The Truth about Stress*

The Truth about Stress*

By: Dr. Andrew I. J. Allshouse, N.D. – Revibe Men’s Health – Seattle

Stress is both a part of life and a natural response that our bodies enact in certain situations. It can appear in any moment or situation; driving, family, work, relationships, you name it, life can be stressful. While seemingly unavoidable, it is important to understand how stress can affect your overall health, and how you can best manage it so that it does not negatively impact your mental or physical health.

Combating stress is not as easy as it is said, but the rewards are likely some of the most fruitful. Stress is often ignored and thought of as a necessary evil, even though it is so commonly connected to disease. The following practices will help you observe and manage stress in a sustainable way, hopefully helping to avoid the serious health implications that come from untreated stress such as diabetes, viral infections, heart disease and mental disease.

Be Observant

  • Each body is unique and responds to stress differently. It’s important to recognize your body’s response to stress so that you can tailor your approach to managing it. Some signs that stress may be impacting your health include difficulty sleeping, increased alcohol and other substance use, being easily angered, feeling depressed and having low energy.

Practice Meditation

  • Easy to start but seemingly impossible to master, meditation is a practice that takes dedication and discipline to become effective as a stress manager. Many people’s minds wander and have drifting thoughts that breaks concentration, so try a guided meditation or finding a sound to focus on. The more time you put into meditation, the more you will find it can help manage stress.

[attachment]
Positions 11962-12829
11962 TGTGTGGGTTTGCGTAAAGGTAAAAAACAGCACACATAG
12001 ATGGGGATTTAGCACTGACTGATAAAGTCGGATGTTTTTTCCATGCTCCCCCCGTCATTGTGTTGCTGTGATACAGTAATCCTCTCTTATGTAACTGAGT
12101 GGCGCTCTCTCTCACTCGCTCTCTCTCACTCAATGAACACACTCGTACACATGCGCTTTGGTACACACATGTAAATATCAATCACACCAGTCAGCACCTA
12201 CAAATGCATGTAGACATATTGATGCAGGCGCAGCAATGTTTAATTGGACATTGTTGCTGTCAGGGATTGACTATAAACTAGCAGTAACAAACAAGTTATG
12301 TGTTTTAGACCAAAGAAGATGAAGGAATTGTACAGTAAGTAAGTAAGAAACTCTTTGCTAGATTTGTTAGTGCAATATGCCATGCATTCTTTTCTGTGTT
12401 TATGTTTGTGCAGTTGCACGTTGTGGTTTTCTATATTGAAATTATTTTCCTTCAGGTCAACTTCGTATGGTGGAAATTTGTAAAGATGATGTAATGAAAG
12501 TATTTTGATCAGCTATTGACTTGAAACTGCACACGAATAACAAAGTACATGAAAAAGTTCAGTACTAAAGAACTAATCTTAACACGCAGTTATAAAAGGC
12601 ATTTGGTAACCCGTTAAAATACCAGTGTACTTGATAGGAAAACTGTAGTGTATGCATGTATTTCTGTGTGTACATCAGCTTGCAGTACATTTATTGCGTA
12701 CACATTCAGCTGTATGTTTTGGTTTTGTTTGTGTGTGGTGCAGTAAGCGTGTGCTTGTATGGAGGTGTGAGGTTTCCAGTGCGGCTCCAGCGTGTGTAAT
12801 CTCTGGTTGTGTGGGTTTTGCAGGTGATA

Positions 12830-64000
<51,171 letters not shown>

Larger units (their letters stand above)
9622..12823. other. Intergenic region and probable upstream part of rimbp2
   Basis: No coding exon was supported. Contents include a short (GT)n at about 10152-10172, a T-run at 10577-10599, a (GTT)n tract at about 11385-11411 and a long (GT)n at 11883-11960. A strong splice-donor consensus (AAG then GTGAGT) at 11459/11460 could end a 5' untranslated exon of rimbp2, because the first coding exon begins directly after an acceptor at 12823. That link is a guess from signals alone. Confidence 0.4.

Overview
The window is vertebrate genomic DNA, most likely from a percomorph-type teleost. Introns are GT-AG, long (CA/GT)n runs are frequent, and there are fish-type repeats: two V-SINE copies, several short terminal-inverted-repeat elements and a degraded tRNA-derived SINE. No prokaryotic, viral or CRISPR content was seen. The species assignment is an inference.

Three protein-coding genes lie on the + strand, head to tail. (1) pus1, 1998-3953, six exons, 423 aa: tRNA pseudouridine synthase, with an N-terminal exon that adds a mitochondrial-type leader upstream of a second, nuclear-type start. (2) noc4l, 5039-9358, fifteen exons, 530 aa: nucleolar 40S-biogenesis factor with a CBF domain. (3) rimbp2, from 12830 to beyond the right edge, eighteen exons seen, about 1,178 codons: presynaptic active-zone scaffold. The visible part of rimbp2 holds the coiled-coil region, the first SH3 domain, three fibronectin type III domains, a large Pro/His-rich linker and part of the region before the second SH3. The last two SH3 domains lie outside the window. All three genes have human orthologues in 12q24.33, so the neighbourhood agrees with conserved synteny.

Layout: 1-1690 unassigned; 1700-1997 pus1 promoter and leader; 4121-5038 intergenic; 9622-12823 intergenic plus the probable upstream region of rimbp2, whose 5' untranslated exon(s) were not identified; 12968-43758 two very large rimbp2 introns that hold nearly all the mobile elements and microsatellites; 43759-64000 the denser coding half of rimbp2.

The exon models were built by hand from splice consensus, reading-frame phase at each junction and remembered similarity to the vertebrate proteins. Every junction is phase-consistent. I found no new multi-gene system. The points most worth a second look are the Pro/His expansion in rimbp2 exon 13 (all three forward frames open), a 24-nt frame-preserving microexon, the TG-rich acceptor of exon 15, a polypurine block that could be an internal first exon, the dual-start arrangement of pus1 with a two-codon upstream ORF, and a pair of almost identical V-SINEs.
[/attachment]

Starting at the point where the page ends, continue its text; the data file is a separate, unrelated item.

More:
Maintain Proper Sleep Hygiene

  • Sleep hygiene is the concept of taking extra care to create an environment and a ritual for sleeping to communicate with your brain that it is time to go to sleep. A good night’s rest is essential for your body to reset on a cellular level. Some tips to create a good sleeping environment are reducing light exposure, ensuring warm temperatures, avoiding food 3-4 hours before bedtime and caffeine 12 hours before bedtime.

Create Time to Relax

  • Stressful situations call for intended periods of relaxation. Try to spend as much time in the relaxed state as you were in a stressed state. That means when you take a break, you do not fill the time with more stressful activities.

Stay Connected

  • Remember that you are not alone. Talking about your stress can be a great way to release it, instead of letting it fester internally. Make sure to keep in touch with the people in your life that can provide emotional support. This can be a friend, family member or community/religious organizations.

Mental health is not something that can be convinced to improve, it requires a healthy environment, appropriate maintenance and upkeep. If you are struggling to manage stress on your own, there are many professionals that can help with and get you on the right path towards a happier and healthier life.

If you’re thinking about suicide, are worried about a friend or loved one, or would like emotional support, the Suicide Prevention Lifeline network is free, confidential and available 24/7 across the United States. The National Suicide Prevention Lifeline number is 1-800-273-8255.

*This blog marks the second of three in a series of articles related to mental health.